This really angers me. A woman being fired because her married employer couldn’t possibly exercise self-restraint towards her? Because his employer’s wife felt insecure about her own relationship with her husband? Really? This assumes that the employer is in no way to blame for his own actions, that the woman in question is at fault for being at work. What’s worse is that the Iowa state Supreme Court, which is fully-male, actually ruled in the employer’s favor on the termination. 

In his opinion, Justice Edward M. Mansfield wrote: "The question we must answer is … whether an employee who has not engaged in flirtatious conduct may be lawfully terminated simply because the boss views the employee as an irresistible attraction."

..except for the teensie-tiny fact that they flat-out proved the relationship between the two wasn’t flirtatious at all. 
 
Ugh. Just ugh.  

Another excellent review of how our society assigns gender performance. I believe the three arguments here are:

1.Physicality- Your argument is invalid because you’re places a physical trait on all women. It’s fair to say that the average women might be smaller in stature than the average man, but as we all know:size is a spectrum, you can’t argue that all women are smaller than all men because I know of some olympians that would disagree. As Jon Stewart points out, the solution is not to recruit soldiers unfit for combat.

2.Sex/Eros- Have you been watching too many Rom com’s, Heather MacDonald? Because I think hollywood might be to blame for this one. Your argument is invalid because contrary to popular belief, we’re not completely helpless to our sexuality and besides, why would it be so terrible if two soldiers hook up?(god forbid two gay soldiers) Wasn’t that the argument to keep gays out of the military, would they be too distracted by all the hot male soldiers? As far as I’m concerned, what soldiers do on their downtime is up to them, people are trying to kill them for god’s sake, let them let off a little steam.

3.Sensibilities-“Oh my, you’re upsetting my delicate sensibilities!” said a women in a Jane Austin novel. First off, I agree with Jon Stewart—this solves argument number 2, but secondly-come on, you’re arguing that being in that environment is too traumatic for women-that’s a socially assigned trait that “women are sensitive.” that we should all get over, I’m going to use the argument that women have been using for centuries: we single handedly expel human beings out of our bodies(and have been for millions of years), I think we can handle a little blood and dirt.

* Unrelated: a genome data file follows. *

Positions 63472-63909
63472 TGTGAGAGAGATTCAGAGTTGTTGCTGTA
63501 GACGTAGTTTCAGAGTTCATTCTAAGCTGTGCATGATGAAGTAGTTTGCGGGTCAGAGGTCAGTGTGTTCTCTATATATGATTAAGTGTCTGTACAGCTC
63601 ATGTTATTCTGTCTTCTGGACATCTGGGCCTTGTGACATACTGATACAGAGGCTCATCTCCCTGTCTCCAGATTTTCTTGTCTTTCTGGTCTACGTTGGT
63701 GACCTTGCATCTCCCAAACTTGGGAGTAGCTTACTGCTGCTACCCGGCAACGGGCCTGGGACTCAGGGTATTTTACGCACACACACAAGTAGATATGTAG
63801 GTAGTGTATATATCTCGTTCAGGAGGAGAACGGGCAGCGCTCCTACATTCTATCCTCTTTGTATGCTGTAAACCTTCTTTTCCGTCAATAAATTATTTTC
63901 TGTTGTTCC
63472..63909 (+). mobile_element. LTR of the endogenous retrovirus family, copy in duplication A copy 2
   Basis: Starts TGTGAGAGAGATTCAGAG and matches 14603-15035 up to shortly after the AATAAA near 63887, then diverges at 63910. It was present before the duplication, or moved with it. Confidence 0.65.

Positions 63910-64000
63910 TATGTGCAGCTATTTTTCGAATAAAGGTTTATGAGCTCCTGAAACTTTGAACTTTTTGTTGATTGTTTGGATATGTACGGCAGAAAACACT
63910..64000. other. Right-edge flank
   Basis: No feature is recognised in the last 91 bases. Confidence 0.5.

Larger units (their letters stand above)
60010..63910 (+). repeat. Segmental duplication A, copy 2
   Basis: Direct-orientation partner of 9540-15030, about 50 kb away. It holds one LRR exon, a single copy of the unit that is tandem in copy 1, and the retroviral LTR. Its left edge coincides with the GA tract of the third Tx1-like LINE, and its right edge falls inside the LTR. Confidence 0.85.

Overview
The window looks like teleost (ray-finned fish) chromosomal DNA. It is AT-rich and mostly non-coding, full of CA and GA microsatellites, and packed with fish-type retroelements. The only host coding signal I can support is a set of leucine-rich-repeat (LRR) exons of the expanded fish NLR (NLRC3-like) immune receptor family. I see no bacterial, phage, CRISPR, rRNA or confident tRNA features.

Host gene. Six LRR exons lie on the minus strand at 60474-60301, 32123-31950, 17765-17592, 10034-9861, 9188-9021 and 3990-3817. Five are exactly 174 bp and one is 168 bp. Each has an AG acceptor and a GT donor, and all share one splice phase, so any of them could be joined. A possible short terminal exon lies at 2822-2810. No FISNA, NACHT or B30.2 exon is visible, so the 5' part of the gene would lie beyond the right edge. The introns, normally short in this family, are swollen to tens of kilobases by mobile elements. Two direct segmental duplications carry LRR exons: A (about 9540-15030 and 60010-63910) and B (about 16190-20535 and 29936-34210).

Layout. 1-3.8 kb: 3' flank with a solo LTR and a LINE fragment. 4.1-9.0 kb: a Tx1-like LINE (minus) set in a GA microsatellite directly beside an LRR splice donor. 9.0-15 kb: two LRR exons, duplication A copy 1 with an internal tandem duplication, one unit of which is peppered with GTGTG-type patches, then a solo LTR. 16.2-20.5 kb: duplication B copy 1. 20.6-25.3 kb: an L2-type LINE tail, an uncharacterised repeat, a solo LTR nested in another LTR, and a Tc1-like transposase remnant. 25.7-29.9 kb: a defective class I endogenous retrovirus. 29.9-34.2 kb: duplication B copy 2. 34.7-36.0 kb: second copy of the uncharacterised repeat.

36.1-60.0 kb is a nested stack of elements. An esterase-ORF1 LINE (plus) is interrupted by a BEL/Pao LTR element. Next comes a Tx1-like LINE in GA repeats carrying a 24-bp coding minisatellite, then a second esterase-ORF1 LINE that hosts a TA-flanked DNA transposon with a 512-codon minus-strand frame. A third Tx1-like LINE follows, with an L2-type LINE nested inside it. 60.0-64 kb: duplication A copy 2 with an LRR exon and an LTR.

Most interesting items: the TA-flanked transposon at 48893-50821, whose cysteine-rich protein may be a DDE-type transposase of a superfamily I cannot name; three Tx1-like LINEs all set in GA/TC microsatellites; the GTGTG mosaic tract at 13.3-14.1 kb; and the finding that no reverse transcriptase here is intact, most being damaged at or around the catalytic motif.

lookslike201.tumblr.com Intro to Gender, Sexuality, and Women’s Studies

Dear Mr. Ryan Murphy... WHO IS THE REAL MERCEDES JONES?!

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After the epiphany I had about the lack of involvement the writer’s of Glee had in building the beautiful and talented, Amber Riley as Mercedes Jones in class yesterday, I knew I had to check out the world wide web to see if anyone else had noticed what I did.

Check what I found:

"Out of the 12 main characters, 10 are white. The 4 biggest characters on the show are Sue, Mr. Schuester, Rachel, and Finn.  All of them are white and straight. The minorities are just filler. Glee has won a Diversity Award from the Multicultural Motion Picture Association.”

- Mission Statement from GleeSucks.com

Portion of a comment made in reference to Season 2’s Born This Way episode where the students wore shirts that spoke to their personal identities/ “flaws”

 Mercedes, the sole regular black character on the show, wore a shirt that said “No weave.” I’m not sure exactly what her insecurity is. Does she hate that she wears a weave? Does she not wear a weave, but thinks she should? In this (customary) ignoring of Mercedes’ character development, Glee missed a chance to provide a window into what it’s like to be one of a very few students of color (particularly a black girl) at a majority white school.

- "When will Glee stop ignoring race?" by Tamara Winfrey Harris

Glee’s Mercedes Jones is played by Amber Riley, the sassy black girl who makes sure each episode is filled with its share of neck rolls and finger snaps.  She is hardly a nerdy heroine- she is by no means gawky or socially handicap.  A few weeks back, Shonda Rhimes peaked my interest with a flashback episode of Grey’s Anatomy that showed us a peek of Miranda Bailey (played by Chandra Wilson) in her first days a brainy, self-doubting intern at Seattle Grace.   However, this nuanced look into the less than put together black woman is still a rarity in television and film.
Hollywood has churned out many negative views of the black woman, but the archetype most audiences embrace the most has been of the self aware, assertive, HBIC.  However, in a marketplace that has been filled with Tyler Perry-esque female characters, where are the black Ugly Betties?